Cognitive Evaluation Theory
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The convergence of results reported in the last chapter represents an important step in understanding the impact of external events on people’s motivational processes. The research reviewed in that chapter focused primarily on the events themselves, the presence or absence of surveillance and the nature of the reward structure, for example, and explored their average effects on people’s motivation and on related variables. According to cognitive evaluation theory, however, the impact of an event on motivational processes is determined, not by the objective characteristics of the event, but rather by its psychological meaning for the individual. The perceived locus of causality and perceived competence are descriptors of a person’s experience with regard to a behavior, rather than a property of the environment. They reflect the individual’s organization of reality. Similarly, whether an event will be interpreted as informational, controlling, or amotivating is an issue of the relative salience of these aspects to the perceiver, and is affected by his or her sensitivities, background, agendas, as well as by the actual configuration of the event. In short, environmental events are affordances that are used by the perceiver in the internal construction of motivationally relevant inputs.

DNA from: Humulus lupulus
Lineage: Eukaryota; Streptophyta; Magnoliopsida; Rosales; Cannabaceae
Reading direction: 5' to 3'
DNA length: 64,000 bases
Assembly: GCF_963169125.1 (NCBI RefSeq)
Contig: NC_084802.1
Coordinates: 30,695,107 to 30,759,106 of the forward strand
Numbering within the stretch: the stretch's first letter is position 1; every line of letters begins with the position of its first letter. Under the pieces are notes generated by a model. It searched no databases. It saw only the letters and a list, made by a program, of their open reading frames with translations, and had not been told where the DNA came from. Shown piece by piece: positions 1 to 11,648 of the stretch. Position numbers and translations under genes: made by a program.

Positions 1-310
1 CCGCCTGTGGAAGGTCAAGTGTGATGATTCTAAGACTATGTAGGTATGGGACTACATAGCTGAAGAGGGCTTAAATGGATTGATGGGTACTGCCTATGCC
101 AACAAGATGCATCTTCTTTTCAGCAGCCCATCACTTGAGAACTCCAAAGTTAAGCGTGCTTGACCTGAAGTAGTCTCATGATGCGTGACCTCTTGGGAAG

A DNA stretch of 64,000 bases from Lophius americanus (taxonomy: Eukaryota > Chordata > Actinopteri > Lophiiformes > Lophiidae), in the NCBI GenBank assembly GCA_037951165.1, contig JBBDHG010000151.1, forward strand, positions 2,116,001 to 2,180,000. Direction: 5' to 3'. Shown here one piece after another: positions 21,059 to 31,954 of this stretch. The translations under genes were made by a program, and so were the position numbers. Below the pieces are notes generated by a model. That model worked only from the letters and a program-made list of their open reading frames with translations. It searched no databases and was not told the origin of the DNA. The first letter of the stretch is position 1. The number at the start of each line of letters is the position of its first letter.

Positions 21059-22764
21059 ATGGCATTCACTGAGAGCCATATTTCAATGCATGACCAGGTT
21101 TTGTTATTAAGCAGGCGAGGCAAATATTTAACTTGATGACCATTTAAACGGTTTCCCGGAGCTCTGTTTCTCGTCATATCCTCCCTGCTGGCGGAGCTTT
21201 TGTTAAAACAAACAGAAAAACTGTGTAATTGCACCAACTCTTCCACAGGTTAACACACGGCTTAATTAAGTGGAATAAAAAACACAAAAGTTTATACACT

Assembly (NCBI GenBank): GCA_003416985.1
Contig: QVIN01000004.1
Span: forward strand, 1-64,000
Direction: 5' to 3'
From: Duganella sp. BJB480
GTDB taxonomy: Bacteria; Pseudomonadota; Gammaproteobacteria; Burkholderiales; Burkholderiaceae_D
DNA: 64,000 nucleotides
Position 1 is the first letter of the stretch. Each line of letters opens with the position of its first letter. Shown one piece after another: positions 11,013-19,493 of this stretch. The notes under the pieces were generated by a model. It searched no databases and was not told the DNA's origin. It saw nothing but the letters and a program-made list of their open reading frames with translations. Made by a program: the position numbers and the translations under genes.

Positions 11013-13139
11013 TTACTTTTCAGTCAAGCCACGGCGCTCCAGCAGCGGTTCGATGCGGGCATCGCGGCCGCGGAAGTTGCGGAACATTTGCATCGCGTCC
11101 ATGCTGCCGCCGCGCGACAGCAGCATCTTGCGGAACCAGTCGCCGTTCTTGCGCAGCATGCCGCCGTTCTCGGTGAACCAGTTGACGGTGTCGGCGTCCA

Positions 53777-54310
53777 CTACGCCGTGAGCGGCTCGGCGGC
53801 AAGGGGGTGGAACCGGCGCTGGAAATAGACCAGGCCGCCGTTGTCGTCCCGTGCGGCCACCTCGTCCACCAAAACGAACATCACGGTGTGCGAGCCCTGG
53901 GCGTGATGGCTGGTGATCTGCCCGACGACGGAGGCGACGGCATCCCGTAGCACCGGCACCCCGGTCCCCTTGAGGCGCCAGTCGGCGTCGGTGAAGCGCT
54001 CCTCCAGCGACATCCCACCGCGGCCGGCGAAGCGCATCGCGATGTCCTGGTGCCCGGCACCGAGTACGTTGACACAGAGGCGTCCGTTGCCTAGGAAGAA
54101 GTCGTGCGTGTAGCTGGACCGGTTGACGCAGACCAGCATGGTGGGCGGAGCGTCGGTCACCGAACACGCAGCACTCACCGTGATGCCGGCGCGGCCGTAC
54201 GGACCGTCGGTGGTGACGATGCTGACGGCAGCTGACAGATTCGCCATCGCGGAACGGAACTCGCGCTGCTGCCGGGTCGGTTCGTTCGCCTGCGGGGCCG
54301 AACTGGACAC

KeywordsPositive Feedback Intrinsic Motivation Interpersonal Communication Internal Locus Reward Structure
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